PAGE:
Fiddle Head Ferns and Fennel Salad, With a Mystery

Sheila Connolly has several "cozy mystery" series out and I've enjoyed her writing thus far.  This newest series, the Victorian Village Mysteries, is outstanding already.  A real winner, judging from the debut, Murder at the Mansion.  I especially loved her blend of history, including little known background on Clara Barton, a bit of romance, an interesting premise - can a dying town be saved, and an unusual solve. It's the girl grows up, leaves town in a hurry and unwillingly comes back to help someone scenario, with a few fun twists. Connolly is an entertaining and witty writer.

Kate has a great job, managing day-to-day operations for a high-end boutique hotel on the Baltimore waterfront, when her high school best friend comes seeking help for their hometown.

Here's what the Publishers and a few Reviewers have to say:

"Welcome to Asheboro, Maryland, where the homes are to die for. . .

Katherine Hamilton never wanted to return to her dead-end hometown. But when she is called in to help save Asheboro from going bankrupt, Kate can’t refuse. The town has issued its last available funds to buy a local Victorian mansion. It’s a plan that Kate would be happy to help get off the ground. . .if only she didn’t have such bad memories associated with that mansion. Is Kate ready to do business―or is this job too personal for her own good?

Then, while touring the property, Kate stumbles over a dead body. Impossibly, the victim is none other than Kate’s high-school nemesis Cordelia Walker. Soon Kate is immersed in a murder investigation and with the history of the old Victorian. What secrets are hidden within its walls―and can the truth be discovered before the killer comes for Kate herself?"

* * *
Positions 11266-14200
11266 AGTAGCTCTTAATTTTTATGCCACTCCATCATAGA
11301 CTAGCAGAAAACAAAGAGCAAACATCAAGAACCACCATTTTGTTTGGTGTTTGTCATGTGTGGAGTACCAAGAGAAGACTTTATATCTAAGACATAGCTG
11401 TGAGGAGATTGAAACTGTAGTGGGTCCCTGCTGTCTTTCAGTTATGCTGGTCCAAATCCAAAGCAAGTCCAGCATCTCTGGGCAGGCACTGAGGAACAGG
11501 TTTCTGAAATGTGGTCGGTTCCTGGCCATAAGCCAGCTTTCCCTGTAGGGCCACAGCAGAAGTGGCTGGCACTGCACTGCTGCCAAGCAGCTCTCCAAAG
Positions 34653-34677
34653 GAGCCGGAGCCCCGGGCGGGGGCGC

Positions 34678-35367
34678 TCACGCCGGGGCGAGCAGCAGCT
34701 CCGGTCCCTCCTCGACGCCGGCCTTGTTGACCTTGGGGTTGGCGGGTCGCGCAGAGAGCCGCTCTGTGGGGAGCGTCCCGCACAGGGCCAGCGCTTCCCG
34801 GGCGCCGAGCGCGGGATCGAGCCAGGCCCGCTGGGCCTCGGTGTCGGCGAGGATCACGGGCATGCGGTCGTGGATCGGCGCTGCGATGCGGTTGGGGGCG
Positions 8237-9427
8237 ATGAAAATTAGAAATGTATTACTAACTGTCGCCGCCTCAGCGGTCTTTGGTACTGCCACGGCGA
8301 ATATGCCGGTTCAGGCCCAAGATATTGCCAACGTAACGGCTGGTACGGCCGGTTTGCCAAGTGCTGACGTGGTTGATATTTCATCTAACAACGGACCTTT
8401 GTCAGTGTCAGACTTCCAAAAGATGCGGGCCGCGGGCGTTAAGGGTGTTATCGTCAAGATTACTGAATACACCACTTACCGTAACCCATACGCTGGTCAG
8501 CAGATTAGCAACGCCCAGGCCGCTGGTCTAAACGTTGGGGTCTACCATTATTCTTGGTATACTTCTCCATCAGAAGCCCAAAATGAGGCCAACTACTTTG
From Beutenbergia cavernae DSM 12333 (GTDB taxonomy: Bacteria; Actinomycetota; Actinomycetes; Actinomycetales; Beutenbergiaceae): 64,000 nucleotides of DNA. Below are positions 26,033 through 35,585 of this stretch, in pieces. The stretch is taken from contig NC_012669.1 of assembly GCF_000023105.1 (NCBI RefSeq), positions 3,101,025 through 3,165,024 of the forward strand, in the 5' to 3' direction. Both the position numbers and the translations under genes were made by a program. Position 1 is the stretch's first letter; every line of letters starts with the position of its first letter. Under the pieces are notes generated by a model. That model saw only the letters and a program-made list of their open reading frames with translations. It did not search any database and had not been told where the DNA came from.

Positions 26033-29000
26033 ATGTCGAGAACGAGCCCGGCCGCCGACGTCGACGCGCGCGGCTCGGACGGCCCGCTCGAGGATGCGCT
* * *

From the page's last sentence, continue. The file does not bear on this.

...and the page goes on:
“Cozy fans will enjoy Connolly’s characteristically warm treatment of small-town life.”―Publishers Weekly

“A new series that skillfully combines history, romance, and mystery.”―Kirkus Reviews

Food inspiration hit when the mansion's temporary caretaker, a history professor on sabbatical, whipped up,  from scant supplies at Kate's B&B, a loaf of Irish soda bread for an impromptu breakfast.  I thought it would be fun to make some myself.  It's been quite a long time, actually I don't remember when I ever did make a quick bread.  And, with St. Pat's is coming up, we'll be attempting some soon.  

For now, though it's a salad of Fennel and Fiddle Head Ferns, tossed with a smashingly tasty Shallot Vinaigrette. It seemed like something which could have been served at Kate's boutique hotel restaurant. The recipe is from Prune, Gabrielle Hamilton's cookbook from her restaurant of that name in New York, and reviewed here. Love that book! Note she mentions to be generous, as they appear only once a year.  Not if you live in Hawaii, where as long as some rain happens in between the sunshine, these ferns will show up in my garden.

A truly crisp and piquant salad, which I served alongside a delicious BBQ Pork hash, made from some left over ribs and potatoes, etc. Too yummy!

Will share this over at Beth Fish Reads for her Weekend Cooking event, coming up. Be sure to stop by and see what everyone else is cooking and reading.


Mae Travels said...

Fiddle head ferns in Hawaii all year around -- amazing! They are so precious during their brief season on the Mainland.

I enjoyed your review.

best... mae at maefood.blogspot.com

Deb in Hawaii said...

I love fiddle heads and used to find them at my local farmers market, but haven't seen them much lately. Looks delicious and the book sounds like a fun cozy.

Beth F said...

Lucky you to have plentiful fiddle head ferns. I like a good cozy, and have add this book to my ever-growing wish list.

Deb Nance at Readerbuzz said...

I've never tried fiddlehead ferns. Interesting!

Tina said...

I've never had fiddleheads but have enjoyed fennel. I love a good mystery but haven't read this author yet,

Marg said...

I have never even heard of fiddlehead ferns, let alone eaten them!